Finding the Right Edition For A Text

Finding the correct edition of a text can be confusing. Usually there are different incarnations of different texts, ranging from the most common, such as classic novels, to academic text books that come out with a new edition every year. Variations of books can have discrepancies in page numbers, different editing or translations. Furthermore, other types of publications like exhibition catalogues or pamphlets can be hard to locate in the correct format. The beauty of online booksellers, however, is that you can search for a particular text with remarkable precision, using different search criteria to find what you’re looking for, with the added benefit that often, more obscure texts can show up in unlikely places. The public library may not have the exact version of a mid-century novel or collection of poetry you’re looking for, with the introduction by that particular scholar which you’re studying, but it’s very possible that it may be lurking somewhere in the world. If it is, you can find it using the Internet, and get as specific as you like. Here are a few tips to guide you along the way.

Related: 10 Ways to Save Your Money From the Textbook Black Hole

Scholarly Online Databases

Finding the Right Edition For A Text
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Whether you’re an academic researcher looking for obscure material, a college student who needs a specific edition of a book for a class or an avid reader, you first need to find the particulars of your goal. In other words, the more specific information you can gather, the better. Often, books and texts will have different editors, introductions or translators. When you find the text most useful to you, make a note of these details that will distinguish the text you want from other editions. You can use them to search for the book online. Mark down the ISBN, place of publication, year, authors or contributors and publishing house. These are the things that make published texts unique. It’s possible to search online for free, scholarly databases such as WorldCat.org and JSTOR.org, for example, to find just the citation information. Often an expensive subscription to access further documents on the database is required, but the most valuable information is finding that the text exists and where it was published. You might be able to find out that a particular edition or publication was printed of which you weren’t aware before by using a keyword such as the creator’s name, the subject or other query terms.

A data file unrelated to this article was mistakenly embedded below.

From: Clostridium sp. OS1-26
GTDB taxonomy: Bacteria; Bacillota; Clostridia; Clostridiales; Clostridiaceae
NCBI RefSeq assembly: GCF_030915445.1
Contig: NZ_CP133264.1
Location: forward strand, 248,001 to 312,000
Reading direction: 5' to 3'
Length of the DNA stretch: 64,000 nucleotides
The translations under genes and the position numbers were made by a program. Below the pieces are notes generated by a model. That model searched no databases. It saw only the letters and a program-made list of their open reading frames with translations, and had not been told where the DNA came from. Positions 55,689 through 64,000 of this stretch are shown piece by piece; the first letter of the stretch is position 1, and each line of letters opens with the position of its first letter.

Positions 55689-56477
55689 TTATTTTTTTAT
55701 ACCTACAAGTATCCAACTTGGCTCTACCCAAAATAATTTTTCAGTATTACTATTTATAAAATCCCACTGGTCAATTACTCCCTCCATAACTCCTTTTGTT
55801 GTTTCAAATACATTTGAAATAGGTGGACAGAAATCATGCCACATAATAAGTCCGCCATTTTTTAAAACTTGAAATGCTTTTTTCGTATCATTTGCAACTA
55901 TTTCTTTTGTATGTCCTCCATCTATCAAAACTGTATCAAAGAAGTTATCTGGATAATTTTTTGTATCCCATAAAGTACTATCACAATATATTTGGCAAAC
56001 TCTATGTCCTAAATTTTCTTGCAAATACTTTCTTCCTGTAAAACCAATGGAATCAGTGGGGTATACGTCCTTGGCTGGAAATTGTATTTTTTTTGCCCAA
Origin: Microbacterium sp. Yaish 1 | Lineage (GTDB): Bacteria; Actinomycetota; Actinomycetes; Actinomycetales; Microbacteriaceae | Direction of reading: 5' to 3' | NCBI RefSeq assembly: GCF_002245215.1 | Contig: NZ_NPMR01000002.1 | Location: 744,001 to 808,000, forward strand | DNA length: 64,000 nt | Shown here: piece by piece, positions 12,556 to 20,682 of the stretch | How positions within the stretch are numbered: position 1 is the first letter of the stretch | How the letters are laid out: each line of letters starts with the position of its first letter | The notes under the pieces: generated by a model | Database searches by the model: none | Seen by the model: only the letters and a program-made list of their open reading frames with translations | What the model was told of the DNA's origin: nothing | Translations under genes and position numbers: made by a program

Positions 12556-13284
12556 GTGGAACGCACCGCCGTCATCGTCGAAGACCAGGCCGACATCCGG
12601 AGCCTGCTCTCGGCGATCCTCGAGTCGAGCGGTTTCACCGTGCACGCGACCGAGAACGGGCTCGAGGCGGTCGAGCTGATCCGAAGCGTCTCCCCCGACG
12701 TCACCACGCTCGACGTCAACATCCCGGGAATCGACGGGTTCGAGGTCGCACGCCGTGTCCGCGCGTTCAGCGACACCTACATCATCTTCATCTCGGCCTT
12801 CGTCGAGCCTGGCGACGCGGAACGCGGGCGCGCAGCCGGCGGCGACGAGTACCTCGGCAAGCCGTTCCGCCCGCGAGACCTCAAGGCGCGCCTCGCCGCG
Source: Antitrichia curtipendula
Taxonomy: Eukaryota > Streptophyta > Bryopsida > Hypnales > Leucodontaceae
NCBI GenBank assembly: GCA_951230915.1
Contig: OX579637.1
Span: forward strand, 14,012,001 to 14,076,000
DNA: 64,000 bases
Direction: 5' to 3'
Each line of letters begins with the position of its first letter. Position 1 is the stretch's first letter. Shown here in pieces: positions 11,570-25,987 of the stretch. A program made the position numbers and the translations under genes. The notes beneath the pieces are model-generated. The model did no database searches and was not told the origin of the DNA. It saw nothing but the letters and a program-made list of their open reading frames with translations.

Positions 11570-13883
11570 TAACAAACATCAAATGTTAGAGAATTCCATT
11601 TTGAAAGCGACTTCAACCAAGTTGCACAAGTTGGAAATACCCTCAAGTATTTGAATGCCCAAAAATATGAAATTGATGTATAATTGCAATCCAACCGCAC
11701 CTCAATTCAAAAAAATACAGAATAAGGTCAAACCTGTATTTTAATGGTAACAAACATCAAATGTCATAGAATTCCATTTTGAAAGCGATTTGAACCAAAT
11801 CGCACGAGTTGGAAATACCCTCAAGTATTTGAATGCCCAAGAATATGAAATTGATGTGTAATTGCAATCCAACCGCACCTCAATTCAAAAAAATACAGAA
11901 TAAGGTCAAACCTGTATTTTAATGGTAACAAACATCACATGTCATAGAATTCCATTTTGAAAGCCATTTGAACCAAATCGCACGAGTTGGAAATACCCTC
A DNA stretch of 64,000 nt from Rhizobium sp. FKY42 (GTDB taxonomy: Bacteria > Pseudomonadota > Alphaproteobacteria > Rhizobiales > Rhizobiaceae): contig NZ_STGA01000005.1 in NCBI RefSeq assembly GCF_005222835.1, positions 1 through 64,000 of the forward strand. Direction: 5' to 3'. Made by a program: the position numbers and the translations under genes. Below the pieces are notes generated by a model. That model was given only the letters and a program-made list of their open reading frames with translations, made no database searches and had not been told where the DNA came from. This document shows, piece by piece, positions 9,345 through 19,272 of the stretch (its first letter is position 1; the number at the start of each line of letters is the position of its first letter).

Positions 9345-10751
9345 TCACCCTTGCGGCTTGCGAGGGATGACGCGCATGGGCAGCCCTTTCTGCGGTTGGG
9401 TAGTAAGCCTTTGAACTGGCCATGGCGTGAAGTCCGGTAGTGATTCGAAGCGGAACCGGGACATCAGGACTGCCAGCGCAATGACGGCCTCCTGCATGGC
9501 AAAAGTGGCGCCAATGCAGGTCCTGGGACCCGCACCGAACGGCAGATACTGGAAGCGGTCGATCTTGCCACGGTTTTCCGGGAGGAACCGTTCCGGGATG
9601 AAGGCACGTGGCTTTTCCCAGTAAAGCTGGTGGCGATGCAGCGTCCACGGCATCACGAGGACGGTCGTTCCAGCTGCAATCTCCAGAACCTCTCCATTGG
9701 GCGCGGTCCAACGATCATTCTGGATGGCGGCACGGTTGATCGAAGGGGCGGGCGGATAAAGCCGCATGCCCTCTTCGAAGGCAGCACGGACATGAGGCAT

Pinpointing Your Selection

When you’re ready to start your search, the best place to find a wide range of texts is online booksellers, since they come from all corners of the globe. Sometimes the text you’re seeking might come from an international seller. If possible, do multilingual searches as well, using a free online translator. If the book you’re looking for is about an artist in a non-English-speaking country, for example, search for their name in their native language. One surefire ways to find specific books also is an ISBN search. An ISBN is a number is a 10 or 13 digit number that is assigned to a text by one, official ISBN agency within that country, according to the website of the United States ISBN Agency. Every edition of a text that’s published gets its own, unique ISBN, regardless of whether it’s the same novel. If there’s a reissue of a text, it gets a new ISBN. This is a very exact science and a great way to find the book you’re looking for.

Hope The Professor Uses Old Editions

Professors usually get the updated editions of their favorite textbooks for free because the publishers know that if they use that book, then the class will be buying them.  Not a bad idea on their part but it can make things expensive for students each term.  I always respected the professors who hung on to older editions of their books. Really, how much does a math textbook really change anyways?  The older editions of the textbook is very similar and is worth searching for if it can save you $100.  We wrote another article for saving money while buying textbooks a while back to explain this.  Sometimes, you don’t even need every textbook from your syllabus anyway!

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